Amy Goodman's 'Empire' | The Nation


Amy Goodman's 'Empire'

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Shortly before 9 o'clock on the soggy evening of March 28, Amy Goodman strides onstage at the New York Society for Ethical Culture in Manhattan amid an explosion of whoops and applause. She is the last in a line of speakers for an event billed as both a fundraiser for WBAI and the launch of the paperback leg of her book tour, and Goodman has sold out the several-hundred-seat house.

Lizzy Ratner worked at Democracy Now! from September 2001 to July 2002.

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Lizzy Ratner
Lizzy Ratner is a contributing editor at The Nation, where she oversees the Cities Rising series. She is also the...

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"AAAMY!" hollers a fan from the nosebleed seats.

Goodman's indie-media star status had been building since well before 9/11, but it's begun to approach critical velocity during the past year, as she's traveled the country to promote Exception to the Rulers. Goodman has dubbed this second leg the "Un-Embed: the Media Tour," but in many ways it has been less of a book tour than a "free the media" organizing drive. Each event has been an occasion for Goodman to exhort her audience to "be the media," as well as to raise money for community broadcasters. To date the events have raised more than $1 million.

To skeptics, this tour is perhaps little more than the standard self-promoting book junket--fronted by an author who happens to have the stamina of the Grateful Dead. But in many ways this effort--particularly Goodman's call to "take back the public airwaves"--is what has set Democracy Now! apart from its sibling media outlets, giving it the texture of a movement as well as a radio and television show. Because what Democracy Now! has recognized, perhaps better than most progressive news outlets, is that without the strength of a grassroots movement it's tricky--perhaps impossible--to create a robust, independent media; and without an independent media there is little chance for free, unfettered reporting. And, of course, without unfettered reporting, well, there's not much hope for democracy.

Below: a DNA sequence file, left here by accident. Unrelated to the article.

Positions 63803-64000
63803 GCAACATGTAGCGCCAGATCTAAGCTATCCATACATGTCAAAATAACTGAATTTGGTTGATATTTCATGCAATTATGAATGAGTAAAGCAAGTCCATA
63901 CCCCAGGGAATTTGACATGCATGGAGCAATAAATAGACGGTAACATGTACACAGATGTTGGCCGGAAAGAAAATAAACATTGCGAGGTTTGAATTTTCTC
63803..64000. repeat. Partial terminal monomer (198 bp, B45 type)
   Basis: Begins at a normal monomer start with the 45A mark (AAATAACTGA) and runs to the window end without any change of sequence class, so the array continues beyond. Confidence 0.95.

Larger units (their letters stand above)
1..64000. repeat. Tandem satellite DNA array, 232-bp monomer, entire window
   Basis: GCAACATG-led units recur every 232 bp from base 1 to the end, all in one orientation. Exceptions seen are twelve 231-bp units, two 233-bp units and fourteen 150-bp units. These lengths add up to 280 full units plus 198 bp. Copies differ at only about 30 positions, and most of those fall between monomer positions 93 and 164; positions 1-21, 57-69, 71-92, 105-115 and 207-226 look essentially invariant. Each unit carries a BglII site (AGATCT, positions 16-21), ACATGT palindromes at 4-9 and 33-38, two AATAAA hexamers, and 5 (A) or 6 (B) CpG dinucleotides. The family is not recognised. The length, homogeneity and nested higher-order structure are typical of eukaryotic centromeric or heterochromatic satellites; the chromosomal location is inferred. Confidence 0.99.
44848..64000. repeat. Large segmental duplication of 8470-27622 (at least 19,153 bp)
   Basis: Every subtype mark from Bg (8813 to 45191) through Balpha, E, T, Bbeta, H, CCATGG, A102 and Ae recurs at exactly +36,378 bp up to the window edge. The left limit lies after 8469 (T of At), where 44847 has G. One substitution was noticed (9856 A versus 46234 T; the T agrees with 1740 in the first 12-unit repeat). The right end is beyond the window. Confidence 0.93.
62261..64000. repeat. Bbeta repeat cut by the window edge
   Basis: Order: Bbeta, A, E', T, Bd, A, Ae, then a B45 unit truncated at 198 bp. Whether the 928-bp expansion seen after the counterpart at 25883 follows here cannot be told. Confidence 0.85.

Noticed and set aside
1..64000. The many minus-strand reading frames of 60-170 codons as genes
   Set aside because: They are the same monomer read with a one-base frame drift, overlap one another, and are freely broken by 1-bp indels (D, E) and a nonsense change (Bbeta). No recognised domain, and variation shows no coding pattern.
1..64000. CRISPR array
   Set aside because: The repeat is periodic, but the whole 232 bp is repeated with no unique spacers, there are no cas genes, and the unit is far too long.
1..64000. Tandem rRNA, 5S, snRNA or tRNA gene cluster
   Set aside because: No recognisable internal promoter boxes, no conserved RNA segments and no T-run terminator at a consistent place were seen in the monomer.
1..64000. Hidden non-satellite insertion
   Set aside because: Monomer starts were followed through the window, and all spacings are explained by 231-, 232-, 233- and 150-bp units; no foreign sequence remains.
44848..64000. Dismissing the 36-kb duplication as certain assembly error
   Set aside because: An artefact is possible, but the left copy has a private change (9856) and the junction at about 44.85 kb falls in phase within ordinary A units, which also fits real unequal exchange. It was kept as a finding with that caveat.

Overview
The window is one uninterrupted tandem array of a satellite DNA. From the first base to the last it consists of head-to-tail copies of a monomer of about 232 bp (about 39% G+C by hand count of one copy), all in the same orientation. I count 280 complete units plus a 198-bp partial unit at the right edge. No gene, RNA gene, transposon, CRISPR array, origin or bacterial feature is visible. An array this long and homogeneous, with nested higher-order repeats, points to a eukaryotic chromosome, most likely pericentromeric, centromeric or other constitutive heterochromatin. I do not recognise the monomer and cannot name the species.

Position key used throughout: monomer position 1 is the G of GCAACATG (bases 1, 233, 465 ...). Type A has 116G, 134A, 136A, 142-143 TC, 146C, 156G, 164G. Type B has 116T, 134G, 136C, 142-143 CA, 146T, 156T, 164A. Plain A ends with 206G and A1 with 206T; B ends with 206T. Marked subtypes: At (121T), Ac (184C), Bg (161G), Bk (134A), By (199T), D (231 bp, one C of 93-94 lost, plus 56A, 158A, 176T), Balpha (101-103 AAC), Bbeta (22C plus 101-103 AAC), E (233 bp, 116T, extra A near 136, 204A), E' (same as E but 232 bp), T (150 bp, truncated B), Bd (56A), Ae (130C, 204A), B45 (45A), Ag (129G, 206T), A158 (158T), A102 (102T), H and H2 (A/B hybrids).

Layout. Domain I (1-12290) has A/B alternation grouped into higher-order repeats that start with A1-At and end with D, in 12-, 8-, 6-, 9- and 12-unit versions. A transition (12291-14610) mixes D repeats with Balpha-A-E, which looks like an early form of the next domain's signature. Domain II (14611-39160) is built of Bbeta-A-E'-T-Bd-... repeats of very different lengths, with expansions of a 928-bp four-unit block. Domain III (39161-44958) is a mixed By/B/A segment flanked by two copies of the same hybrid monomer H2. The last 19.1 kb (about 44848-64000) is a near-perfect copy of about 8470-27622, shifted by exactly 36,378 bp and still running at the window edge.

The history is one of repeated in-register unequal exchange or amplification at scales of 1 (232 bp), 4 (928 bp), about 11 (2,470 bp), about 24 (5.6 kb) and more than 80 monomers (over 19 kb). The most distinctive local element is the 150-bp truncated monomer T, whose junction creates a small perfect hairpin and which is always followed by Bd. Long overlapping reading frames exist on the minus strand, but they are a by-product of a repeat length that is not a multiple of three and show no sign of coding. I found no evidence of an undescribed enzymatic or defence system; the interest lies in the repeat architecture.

"I see the media as a huge kitchen table that stretches across this country, that we all sit around and debate and discuss the most important issues of the day: life and death, war and peace," Goodman says, winding toward the end of her speech at the Ethical Culture Society. "Anything less than that is a disservice to a democratic society.

"Democracy now!" she adds, punching the air lightly with her fist. And then, with a sudden, self-conscious smile, she steps back from the microphone.

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